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Published Time: 18.06.2024 - 04:13:36 Modified Time: 18.06.2024 - 04:13:36

And of course, newly crowned champions Jaylen Brown and Jayson Tatum of the Boston Celtics endured multiple playoff setbacks before finally winning a championship. Luka Doncic


And of course, newly crowned champions Jaylen Brown and Jayson Tatum of the Boston Celtics endured multiple playoff setbacks before finally winning a championship.

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The playoff setbacks and lessons learned from those losses made them better players and helped them understand how important each possession is.

Now, it’s Dallas star Luka Doncic’s turn to learn and to grow and return a better player with the hope that he can lead the Mavericks to a title someday following Boston’s championship-clinching Game 5 victory Monday.

“They're a great team,” Doncic said after Game 5 as the Celtics celebrated on the court. “They have been together for a long time, and they had to go through everything, so we just got to look at them, see how they play, maturity, and they have some great players. We can learn from that. We got to fight next season.”

Asked his emotions, Doncic said, “Sad we lost.”

The Mavs added Kyrie Irving last season and P.J. Washington and Daniel Gafford at this season’s trade deadline. They peaked at the right time, beating three 50-win teams in the Western Conference playoffs.

“I would say we've been together for five months,” Doncic said. “I'm proud of every guy that stepped on the floor, all the coaches, all the behind. Obviously, we didn't win Finals, but we did have a hell of a season and I'm proud of every one of them.”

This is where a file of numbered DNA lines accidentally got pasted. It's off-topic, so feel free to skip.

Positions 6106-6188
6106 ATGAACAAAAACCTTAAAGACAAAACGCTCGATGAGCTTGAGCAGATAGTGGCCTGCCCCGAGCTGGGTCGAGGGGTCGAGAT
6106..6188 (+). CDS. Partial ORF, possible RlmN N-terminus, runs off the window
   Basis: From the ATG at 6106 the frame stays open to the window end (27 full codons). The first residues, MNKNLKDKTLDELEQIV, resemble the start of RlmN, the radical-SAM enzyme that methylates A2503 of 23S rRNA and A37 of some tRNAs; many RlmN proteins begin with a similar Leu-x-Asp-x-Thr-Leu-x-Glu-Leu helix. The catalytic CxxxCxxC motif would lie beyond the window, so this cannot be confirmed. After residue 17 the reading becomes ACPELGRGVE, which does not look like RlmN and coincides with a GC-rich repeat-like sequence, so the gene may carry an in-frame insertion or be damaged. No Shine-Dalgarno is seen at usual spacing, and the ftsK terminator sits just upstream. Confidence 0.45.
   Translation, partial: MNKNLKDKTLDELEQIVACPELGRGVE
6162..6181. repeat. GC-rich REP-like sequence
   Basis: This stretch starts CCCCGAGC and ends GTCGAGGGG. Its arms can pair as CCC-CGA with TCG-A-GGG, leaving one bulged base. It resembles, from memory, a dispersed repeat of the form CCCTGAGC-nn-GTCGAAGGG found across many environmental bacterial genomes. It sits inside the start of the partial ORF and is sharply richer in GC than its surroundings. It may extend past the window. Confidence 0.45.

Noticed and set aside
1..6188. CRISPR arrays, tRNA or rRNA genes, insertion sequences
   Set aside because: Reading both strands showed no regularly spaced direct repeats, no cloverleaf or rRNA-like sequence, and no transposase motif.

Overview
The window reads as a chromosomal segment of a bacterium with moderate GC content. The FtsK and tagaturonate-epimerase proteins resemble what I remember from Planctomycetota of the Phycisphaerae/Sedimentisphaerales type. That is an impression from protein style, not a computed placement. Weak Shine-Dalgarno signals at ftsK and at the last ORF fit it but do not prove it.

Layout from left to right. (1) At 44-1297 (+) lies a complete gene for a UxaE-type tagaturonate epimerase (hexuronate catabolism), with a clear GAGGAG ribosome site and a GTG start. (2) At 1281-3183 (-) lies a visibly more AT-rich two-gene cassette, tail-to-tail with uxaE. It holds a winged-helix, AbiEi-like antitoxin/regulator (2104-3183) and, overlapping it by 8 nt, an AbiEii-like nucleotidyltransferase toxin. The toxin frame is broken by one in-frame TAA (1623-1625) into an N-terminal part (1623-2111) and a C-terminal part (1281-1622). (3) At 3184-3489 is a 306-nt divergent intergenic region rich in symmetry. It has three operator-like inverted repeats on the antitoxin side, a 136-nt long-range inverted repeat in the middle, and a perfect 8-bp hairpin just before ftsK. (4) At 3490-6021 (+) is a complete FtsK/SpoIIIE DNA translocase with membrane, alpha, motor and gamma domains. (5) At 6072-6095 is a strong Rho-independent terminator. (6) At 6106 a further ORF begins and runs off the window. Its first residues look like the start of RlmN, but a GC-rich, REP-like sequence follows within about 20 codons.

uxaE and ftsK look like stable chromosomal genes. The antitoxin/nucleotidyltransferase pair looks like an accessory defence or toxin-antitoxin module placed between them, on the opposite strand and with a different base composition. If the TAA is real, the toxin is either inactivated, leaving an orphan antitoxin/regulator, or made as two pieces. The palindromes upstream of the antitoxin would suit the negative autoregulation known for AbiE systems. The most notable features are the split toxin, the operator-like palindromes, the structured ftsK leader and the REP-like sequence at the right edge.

Mavs general manager Nico Harrison needs to continue reshaping the roster, as Celtics president Brad Stevens did until he found the right combination of players.

Doncic, 25, had his moments both good and bad in the Finals. In the series, Doncic averaged 29.2 points, 8.8 rebounds, 5.6 assists and 2.6 steals and shot 47.2% from the field. But he also shot 24.4% on 3-pointers, 58.6% on free throws and committed 4.6 turnovers per game.

The Celtics’ offensive and defensive versatility made the game difficult for Doncic on both ends. Boston used several defenders on him, didn’t have to double-team him as much as other teams were forced to do, and they made him expend energy on the defensive side.

“They were physical a lot. They have great defenders,” Doncic said. “They're a great team. That's what they do.”

He absorbed the most criticism after Game 3 when he fouled out with 4:12 remaining in a three-point game, was 11-for-27 from the field, 1-for-7 on 3s, complained often the officiating and was not at his best defensively.

But he rebounded in Game 4 with his best performance and made sure the Mavs avoided elimination. He had 29 points, five rebounds and five assists. His 28 points on 12-for-25 shooting (2-for-9 on 3s) plus 12 rebounds, five assists, three steals and seven turnovers were not enough in Game 5.

“There's going to be bumps and bruises along the way. So, for him at the age of 25 to get to the Finals, to be playing his basketball at the level that he's playing is, now it's just being consistent,” Dallas coach Jason Kidd said.

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